Blasphemer of the Dawn (Su): A vampire takes only a -1 on attack rolls, saving throws and skill checks during daylight hours and instead loses hit points at the rate of 1 per minute. They appear in mirrors and cast shadows from any artificial form of light.
Blasphemer of Gaia (Su): A vampire is immune to the effects of wild garlic and has a 50% chance of not being paralyzed when their heart is pierced.
Blasphemer of the Sigil (Su): A vampire recieves a +8 bonus on will saves against the effects of the Curse of the Sigil and gains a +2 morale bonus on will saves for 5 rounds whenever they destroy a functional holy symbol.
Blood Bond (Su): A vampire can offer two point's worth of blood to a willing creature to drink. Doing so places the victim under a permanent Charm Person effect, causing them to regard the vampire as their master and a trusted ally. Resisting one of the vampire's commands requires a succesful will save. Vampires with this ability often use it on newly created progeny to insure loyalty. The effect is a curse, and requires the standard degree of magic and will to remove. Also, a vampire with this ability may telepathically command all ghouls they have created within a radius of 100 ft. per character level.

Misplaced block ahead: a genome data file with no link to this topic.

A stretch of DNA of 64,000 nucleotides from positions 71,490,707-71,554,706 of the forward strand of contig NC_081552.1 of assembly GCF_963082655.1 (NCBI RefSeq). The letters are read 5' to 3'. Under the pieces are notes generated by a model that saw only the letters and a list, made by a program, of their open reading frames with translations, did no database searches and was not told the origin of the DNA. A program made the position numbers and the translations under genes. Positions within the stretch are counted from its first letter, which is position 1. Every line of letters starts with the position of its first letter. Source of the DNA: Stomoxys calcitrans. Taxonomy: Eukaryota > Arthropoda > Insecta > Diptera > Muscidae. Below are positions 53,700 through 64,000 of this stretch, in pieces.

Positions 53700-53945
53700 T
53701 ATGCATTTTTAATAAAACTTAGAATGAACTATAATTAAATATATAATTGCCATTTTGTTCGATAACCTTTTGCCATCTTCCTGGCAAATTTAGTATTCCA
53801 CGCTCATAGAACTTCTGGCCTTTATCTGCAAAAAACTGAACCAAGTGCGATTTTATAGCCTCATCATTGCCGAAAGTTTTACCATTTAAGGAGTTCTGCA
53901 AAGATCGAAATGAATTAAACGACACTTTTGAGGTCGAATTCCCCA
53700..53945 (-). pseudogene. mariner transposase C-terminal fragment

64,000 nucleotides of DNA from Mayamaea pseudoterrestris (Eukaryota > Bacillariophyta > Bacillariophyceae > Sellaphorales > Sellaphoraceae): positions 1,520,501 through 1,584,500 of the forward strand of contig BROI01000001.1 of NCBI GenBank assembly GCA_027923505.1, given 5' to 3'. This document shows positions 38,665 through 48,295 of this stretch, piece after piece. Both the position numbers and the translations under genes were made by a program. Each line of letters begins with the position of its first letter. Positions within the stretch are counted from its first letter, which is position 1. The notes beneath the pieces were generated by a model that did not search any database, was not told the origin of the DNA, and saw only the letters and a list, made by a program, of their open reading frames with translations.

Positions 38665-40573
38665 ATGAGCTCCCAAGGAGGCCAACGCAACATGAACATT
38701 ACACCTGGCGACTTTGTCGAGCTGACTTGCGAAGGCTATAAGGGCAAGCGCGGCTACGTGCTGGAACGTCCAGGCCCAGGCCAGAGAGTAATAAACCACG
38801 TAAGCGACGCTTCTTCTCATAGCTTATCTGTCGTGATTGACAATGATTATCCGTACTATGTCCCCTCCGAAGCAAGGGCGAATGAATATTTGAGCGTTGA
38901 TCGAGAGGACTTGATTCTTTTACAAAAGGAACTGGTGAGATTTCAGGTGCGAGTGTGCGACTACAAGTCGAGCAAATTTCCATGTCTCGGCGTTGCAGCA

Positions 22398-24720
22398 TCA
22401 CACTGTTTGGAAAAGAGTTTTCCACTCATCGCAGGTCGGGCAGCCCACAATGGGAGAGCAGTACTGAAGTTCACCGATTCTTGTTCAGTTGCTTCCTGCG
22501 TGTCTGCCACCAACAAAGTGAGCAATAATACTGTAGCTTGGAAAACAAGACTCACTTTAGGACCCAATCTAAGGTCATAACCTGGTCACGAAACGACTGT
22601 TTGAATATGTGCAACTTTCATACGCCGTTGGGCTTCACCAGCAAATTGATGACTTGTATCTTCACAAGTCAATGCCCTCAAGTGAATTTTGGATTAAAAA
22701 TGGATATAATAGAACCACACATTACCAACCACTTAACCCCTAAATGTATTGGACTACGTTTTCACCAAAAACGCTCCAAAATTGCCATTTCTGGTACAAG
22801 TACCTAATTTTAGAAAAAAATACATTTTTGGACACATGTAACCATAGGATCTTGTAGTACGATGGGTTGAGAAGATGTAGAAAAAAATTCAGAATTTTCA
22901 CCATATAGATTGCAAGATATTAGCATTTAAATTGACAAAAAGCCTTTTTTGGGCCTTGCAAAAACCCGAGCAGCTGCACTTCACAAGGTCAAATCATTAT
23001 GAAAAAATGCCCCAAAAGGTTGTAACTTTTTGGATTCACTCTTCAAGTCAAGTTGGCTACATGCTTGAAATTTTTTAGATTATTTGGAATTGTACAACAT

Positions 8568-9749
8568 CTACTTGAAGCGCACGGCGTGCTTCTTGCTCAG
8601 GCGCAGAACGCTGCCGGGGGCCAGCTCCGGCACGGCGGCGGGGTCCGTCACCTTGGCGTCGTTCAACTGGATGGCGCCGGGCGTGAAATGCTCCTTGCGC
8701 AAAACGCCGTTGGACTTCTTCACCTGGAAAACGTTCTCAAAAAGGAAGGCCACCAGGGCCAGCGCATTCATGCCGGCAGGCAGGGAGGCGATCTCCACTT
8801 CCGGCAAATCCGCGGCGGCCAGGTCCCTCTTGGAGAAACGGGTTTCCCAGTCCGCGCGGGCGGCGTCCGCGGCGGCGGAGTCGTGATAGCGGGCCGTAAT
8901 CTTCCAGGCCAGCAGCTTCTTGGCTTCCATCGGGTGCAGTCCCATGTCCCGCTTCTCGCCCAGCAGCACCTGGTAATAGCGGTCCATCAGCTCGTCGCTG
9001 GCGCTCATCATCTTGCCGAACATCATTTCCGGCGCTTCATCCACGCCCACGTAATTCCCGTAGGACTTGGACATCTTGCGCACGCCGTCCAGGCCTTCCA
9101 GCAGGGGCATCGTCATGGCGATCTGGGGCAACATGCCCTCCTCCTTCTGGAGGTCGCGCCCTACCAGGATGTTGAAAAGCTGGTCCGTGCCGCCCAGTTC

Children of the Night (Su): Vampires command the lesser creatures of the world and once per day can call forth 1d6+1 rat swarms, 1d4+1 bat swarms, or a pack of 3d6 wolves as a standard action. These creatures arrive in 2d6 rounds and serve the vampire for up to 1 hour.
Compelling Gaze (Su): A vampire can subvert an opponent’s will just by looking onto his or her eyes. This is similar to a gaze attack, except that the vampire must use a standard action, and those merely looking at it are not affected. Anyone the vampire targets must succeed on a Will save or fall instantly under the vampire’s influence as though by a dominate person spell (caster level 12th). The ability has a range of 30 feet. Note that paralysis does not prevent the use of this ability.